Wonderland.

TOM MOUTCHI

The comedian gets candid on his journey into acting and his upcoming project Man Like Pleaser.

Ton Moutchi

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Ton Moutchi
Dressing gown GONANI STUDIOS, Sunglasses OFF WHITE, Kimono VINTAGE Pyjamas VINTAGE, Shoes GUCCI

When it comes to comedy, nothing can come close to the irreverent humour and trend-worthy scenes born out of 2010s Youtube and Vine. And, Tom Moutchi knows this. After having made a name for himself on the streaming platforms, the multi-facet looked to establish himself on the big screen, which he achieved through stints in the play Barbershop Chronicles and Comedy Central’s Drunk Black History

When speaking on his journey into acting, Tom claimed “I kind of entered the industry in 2017, but before then I was making my skits online around about 2012 as I was trying to get to where I am now. It was a bit of a mission still, can’t lie. Getting here is like, you work so hard to get to this place and when you enter you realise you enter at the bottom again and you have to make your way up to the point where you get to the next level. You want to be recognised and seen by the right people so you can go for the right jobs. No one knows who you are and you have to prove yourself.”

Sitting down with Wonderland ahead of the release of his project Man Like Pleaser., the comic got candid on his upbringing in South London and the type of work he wants to get involved with next as he looks to continue on. Head below to enjoy our interview with Tom Moutchi.

Ton Moutchi
Ton Moutchi

(LEFT) Shirt ABAGA, Glasses AXEL ARIGATO (RIGHT) Jacket and T-shirt ABAGA, Trousers FRAME, Shoes NIKE AJ 1

Ton Moutchi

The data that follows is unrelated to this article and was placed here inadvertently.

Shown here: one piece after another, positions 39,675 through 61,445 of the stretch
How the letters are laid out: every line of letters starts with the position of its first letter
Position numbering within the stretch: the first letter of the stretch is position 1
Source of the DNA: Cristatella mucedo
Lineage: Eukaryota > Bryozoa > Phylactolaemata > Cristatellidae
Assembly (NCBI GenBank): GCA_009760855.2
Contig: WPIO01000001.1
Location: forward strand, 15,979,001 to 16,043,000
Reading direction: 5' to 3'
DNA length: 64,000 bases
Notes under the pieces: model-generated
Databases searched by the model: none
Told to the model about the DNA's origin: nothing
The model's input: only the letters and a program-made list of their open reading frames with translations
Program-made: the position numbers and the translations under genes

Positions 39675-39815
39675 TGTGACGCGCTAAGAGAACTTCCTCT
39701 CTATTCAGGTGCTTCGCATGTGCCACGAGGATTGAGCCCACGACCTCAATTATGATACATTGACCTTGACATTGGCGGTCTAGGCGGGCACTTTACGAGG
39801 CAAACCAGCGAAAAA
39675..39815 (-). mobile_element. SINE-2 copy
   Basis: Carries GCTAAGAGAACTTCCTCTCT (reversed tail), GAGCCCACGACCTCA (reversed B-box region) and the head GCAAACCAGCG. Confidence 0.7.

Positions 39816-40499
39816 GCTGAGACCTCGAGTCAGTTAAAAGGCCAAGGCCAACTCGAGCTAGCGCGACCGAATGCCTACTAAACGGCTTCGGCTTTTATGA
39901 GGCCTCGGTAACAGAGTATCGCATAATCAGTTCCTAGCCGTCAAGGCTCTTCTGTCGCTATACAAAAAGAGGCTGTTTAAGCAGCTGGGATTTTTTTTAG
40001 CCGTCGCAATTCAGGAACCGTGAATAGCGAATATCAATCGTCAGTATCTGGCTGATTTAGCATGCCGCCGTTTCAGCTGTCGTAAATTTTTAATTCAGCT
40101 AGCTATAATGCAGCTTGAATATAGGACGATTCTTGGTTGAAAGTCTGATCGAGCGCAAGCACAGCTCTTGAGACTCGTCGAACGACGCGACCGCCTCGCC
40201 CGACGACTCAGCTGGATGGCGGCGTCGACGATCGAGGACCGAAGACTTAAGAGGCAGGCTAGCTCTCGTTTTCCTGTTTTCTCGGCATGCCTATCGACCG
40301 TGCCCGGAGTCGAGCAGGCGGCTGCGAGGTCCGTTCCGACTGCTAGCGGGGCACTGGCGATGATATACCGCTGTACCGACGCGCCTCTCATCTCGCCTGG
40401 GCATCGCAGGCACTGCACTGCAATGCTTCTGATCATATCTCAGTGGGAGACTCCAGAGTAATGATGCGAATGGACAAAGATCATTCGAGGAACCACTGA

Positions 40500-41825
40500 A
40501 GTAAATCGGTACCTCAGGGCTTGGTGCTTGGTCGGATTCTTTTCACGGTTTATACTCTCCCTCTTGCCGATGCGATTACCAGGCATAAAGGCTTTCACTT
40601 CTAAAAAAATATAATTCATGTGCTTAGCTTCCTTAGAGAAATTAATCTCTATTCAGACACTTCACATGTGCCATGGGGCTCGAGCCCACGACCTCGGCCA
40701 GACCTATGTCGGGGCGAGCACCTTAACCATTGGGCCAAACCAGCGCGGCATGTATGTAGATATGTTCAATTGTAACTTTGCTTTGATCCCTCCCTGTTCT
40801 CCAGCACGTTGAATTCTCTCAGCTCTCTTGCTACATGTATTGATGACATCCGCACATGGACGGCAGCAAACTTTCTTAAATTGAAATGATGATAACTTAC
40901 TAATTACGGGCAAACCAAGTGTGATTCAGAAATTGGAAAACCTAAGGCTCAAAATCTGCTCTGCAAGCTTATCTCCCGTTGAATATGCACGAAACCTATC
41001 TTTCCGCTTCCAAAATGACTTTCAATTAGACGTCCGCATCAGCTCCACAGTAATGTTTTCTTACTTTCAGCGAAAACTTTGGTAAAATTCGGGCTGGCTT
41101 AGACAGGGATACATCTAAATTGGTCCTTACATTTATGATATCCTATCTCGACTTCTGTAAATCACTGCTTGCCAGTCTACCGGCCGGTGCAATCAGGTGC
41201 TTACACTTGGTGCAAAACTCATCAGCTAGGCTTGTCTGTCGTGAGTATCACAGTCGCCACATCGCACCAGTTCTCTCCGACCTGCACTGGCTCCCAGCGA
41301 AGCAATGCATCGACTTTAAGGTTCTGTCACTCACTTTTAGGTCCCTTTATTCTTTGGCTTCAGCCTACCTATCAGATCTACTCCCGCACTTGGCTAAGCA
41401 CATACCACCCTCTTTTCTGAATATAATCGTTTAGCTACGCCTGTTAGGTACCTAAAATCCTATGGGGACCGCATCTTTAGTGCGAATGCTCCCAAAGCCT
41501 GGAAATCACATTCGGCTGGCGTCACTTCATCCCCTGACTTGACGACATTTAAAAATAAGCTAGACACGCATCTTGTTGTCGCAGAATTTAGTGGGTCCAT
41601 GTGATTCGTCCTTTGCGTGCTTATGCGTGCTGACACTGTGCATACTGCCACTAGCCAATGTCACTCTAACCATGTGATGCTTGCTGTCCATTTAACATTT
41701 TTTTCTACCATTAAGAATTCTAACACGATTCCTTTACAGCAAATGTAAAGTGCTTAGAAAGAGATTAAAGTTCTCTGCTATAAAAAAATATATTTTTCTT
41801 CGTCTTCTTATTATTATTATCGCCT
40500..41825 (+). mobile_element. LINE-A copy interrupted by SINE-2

Shirt ABAGA, Glasses AXEL ARIGATO Jacket and T-shirt ABAGA, Trousers FRAME, Shoes NIKE AJ 1
Ton Moutchi

What’s good Tom, How has this past year been for you with the easing of lockdown?
This past year I have learnt a lot about myself, but I also learnt a lot about the environment I want to be in. Going forward, work-wise, spiritually and relationship-wise, that’s friends and romantically. I feel like being locked inside our houses is something that no one has ever been through, not in my lifetime anyway, well unless you’re in prison, You just learn so much. Me and a couple of my friends who call ourselves ‘The Counsel’ came together when we were allowed to and we were praying. Essentially we were doing therapy for each other. We’d come together every Thursday and ask ‘How did your week go?’, ‘How are you feeling?’…ect and then we would pray. Coming out and getting back to work, I was blessed enough to actually audition, do a Pilot, get some roles as a guest in two tv show’s which were on BBC and Sky, One called ‘Temple, Season 2’ and a Show called ‘Super Hoe’. And yea it went quite well for me.

What was it like when you first entered the acting/comedy space in London?
I kind of entered the industry in 2017, but before then I was making my skits online around about 2012 as I was trying to get to where I am now. It was a bit of a mission still, can’t lie. Getting here is like, you work so hard to get to this place and when you enter you realise you enter at the bottom again and you have to make your way up to the point where you get to the next level. You want to be recognised and seen by the right people so you can go for the right jobs. No one knows who you are and you have to prove yourself. You have to do theatre…even down to agents, you get one agent then you have to get a better one as he was probably good for that time, but to progress, you need someone better, a bigger agent who knows more casting directors. Over time I ended up growing with the work I was doing and yeah the acting space is interesting. It’s a small world, you know who’s who and who’s doing what..